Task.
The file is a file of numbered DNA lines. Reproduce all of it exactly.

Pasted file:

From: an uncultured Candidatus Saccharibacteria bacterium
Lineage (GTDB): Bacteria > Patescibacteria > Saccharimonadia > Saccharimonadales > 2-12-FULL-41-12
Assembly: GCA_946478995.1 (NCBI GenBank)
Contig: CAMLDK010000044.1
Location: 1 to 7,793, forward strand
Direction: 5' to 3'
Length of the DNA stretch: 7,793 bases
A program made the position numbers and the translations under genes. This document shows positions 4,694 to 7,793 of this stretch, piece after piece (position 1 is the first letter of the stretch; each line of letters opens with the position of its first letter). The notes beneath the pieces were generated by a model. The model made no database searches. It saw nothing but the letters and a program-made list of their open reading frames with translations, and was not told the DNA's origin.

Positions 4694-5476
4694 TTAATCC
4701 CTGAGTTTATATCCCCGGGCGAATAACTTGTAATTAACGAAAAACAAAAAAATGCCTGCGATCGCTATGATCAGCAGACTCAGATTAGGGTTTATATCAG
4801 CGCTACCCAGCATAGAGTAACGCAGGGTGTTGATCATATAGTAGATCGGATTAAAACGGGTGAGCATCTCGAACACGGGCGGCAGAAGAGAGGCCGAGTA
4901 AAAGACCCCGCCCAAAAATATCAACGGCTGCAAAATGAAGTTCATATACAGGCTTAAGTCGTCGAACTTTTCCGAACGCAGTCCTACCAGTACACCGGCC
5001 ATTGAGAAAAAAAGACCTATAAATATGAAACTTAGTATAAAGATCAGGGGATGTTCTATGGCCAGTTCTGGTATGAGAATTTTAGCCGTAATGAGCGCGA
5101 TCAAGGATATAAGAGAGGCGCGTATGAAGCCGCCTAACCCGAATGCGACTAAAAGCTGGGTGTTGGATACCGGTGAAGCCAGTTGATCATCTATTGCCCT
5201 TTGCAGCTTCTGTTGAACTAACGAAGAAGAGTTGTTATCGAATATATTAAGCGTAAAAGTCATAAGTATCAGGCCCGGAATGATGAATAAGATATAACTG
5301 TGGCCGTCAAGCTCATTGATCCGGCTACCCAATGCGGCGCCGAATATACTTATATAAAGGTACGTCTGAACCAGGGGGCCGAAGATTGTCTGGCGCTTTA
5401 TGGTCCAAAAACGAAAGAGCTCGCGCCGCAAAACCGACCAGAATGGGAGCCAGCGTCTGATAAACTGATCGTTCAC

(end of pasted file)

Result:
From: an uncultured Candidatus Saccharibacteria bacterium
Lineage (GTDB): Bacteria > Patescibacteria > Saccharimonadia > Saccharimonadales > 2-12-FULL-41-12
Assembly: GCA_946478995.1 (NCBI GenBank)
Contig: CAMLDK010000044.1
Location: 1 to 7,793, forward strand
Direction: 5' to 3'
Length of the DNA stretch: 7,793 bases
A program made the position numbers and the translations under genes. This document shows positions 4,694 to 7,793 of this stretch, piece after piece (position 1 is the first letter of the stretch; each line of letters opens with the position of its first letter). The notes beneath the pieces were generated by a model. The model made no database searches. It saw nothing but the letters and a program-made list of their open reading frames with translations, and was not told the DNA's origin.

Positions 4694-5476
4694 TTAATCC
4701 CTGAGTTTATATCCCCGGGCGAATAACTTGTAATTAACGAAAAACAAAAAAATGCCTGCGATCGCTATGATCAGCAGACTCAGATTAGGGTTTATATCAG
4801 CGCTACCCAGCATAGAGTAACGCAGGGTGTTGATCATATAGTAGATCGGATTAAAACGGGTGAGCATCTCGAACACGGGCGGCAGAAGAGAGGCCGAGTA
4901 AAAGACCCCGCCCAAAAATATCAACGGCTGCAAAATGAAGTTCATATACAGGCTTAAGTCGTCGAACTTTTCCGAACGCAGTCCTACCAGTACACCGGCC
5001 ATTGAGAAAAAAAGACCTATAAATATGAAACTTAGTATAAAGATCAGGGGATGTTCTATGGCCAGTTCTGGTATGAGAATTTTAGCCGTAATGAGCGCGA
5101 TCAAGGATATAAGAGAGGCGCGTATGAAGCCGCCTAACCCGAATGCGACTAAAAGCTGGGTGTTGGATACCGGTGAAGCCAGTTGATCATCTATTGCCCT
5201 TTGCAGCTTCTGTTGAACTAACGAAGAAGAGTTGTTATCGAATATATTAAGCGTAAAAGTCATAAGTATCAGGCCCGGAATGATGAATAAGATATAACTG
5301 TGGCCGTCAAGCTCATTGATCCGGCTACCCAATGCGGCGCCGAATATACTTATATAAAGGTACGTCTGAACCAGGGGGCCGAAGATTGTCTGGCGCTTTA
5401 TGGTCCAAAAACGAAAGAGCTCGCGCCGCAAAACCGACCAGAATGGGAGCCAGCGTCTGATAAACTGATCGTTCAC